Perhaps no other composer in history sought to combine such obviously incompatible elements in his works. The qualities that make Richard Wagner’s supporters so enthusiastic are often the same ones that repel his opponents, such as his tendency toward extremes in every aspect of composition. Although he stretched the limits of harmony and operatic form to the breaking point, the realization of his musical concepts always remained exceedingly economical. Paradoxically, this very economy defines the incomparable dimension of his structures. Perhaps he found it necessary to make especially frugal use of certain individual elements in order to make the effect of the Gesamtkunstwerk—the total work of art—even greater and more unexpected.
A good example of Wagner’s economy can be found at the beginning of the first act of Die Walküre, in which a wild storm rages. Even Beethoven made use of all the orchestral instruments in the storm in his Sixth Symphony, and given the instrumentation available to Wagner, one could assume that his storm would take on even grander proportions.
Instead, however, he allows only the strings to unfurl the full force of the storm; the result is a far more direct, naked, and compact sound than a full Wagnerian orchestra with brass and timpani would have produced. It is the precision of Wagner’s directions in the dynamic structuring of his scores that brings out the emotionality of the music. Wagner was the first composer to very consciously calculate and demand the speed of dynamic developments. When he wants to achieve a climax, he generally applies one of two techniques: either he lets a crescendo grow gradually and organically, or he lets the same musical material swell two or three times in order to let it explode the third or fourth time.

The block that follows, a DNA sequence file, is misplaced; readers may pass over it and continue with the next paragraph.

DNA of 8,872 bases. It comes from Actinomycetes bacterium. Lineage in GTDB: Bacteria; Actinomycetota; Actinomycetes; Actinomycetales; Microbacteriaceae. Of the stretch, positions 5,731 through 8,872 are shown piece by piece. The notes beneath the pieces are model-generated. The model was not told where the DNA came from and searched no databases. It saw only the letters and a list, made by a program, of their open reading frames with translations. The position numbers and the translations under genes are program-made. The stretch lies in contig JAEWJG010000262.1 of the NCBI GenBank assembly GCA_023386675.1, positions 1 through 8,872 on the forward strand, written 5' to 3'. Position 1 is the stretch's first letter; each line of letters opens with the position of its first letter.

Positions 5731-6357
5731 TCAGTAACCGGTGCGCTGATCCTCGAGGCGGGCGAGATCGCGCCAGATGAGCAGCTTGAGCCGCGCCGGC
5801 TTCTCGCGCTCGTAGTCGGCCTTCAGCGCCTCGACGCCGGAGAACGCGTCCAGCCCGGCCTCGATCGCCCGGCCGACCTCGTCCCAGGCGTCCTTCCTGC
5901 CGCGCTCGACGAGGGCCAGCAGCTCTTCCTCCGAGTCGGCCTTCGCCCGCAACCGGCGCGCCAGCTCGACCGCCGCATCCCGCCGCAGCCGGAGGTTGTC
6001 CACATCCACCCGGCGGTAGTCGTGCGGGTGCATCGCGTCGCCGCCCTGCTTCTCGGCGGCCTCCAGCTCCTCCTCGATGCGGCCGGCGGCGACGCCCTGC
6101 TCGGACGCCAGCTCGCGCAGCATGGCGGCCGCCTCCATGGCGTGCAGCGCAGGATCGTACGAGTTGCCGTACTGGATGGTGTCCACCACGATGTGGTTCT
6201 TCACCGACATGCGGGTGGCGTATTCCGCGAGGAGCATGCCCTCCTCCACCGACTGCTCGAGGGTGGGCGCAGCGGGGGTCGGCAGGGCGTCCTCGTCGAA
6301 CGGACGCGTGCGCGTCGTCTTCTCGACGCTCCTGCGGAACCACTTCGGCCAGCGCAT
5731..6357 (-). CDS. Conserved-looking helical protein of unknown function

In Wagner’s operas, there are frequent cases in which the musical material swells up and down in two bars the first time it appears. The second time Wagner allows the same material to grow for two bars with a subito piano—sudden quiet—immediately afterward. Only the third time is there a climax after four bars of crescendo. A mathematical equation therefore gives rise to sensuality and fervor. It is his skillful intellectual calculation that creates the impression of spontaneity and purely emotional sensation.
Another characteristic of Wagner’s musical uniqueness can be observed in the Prelude to Tristan und Isolde, in the continuation of the famous “Tristan chord” at the beginning of the opera. A composer with less genius and with a poorer understanding of the mystery of music would assume that he must resolve the tension he has created. It is precisely the sensation caused by an only partial resolution, though, that allows Wagner to create more and more ambiguity and more and more tension as this process continues; each unresolved chord is a new beginning.
Wagner’s music is often complex, sometimes simple, but never complicated. It is a subtle difference, but complication, in this sense, implies among other meanings the use of unnecessary mechanisms or…
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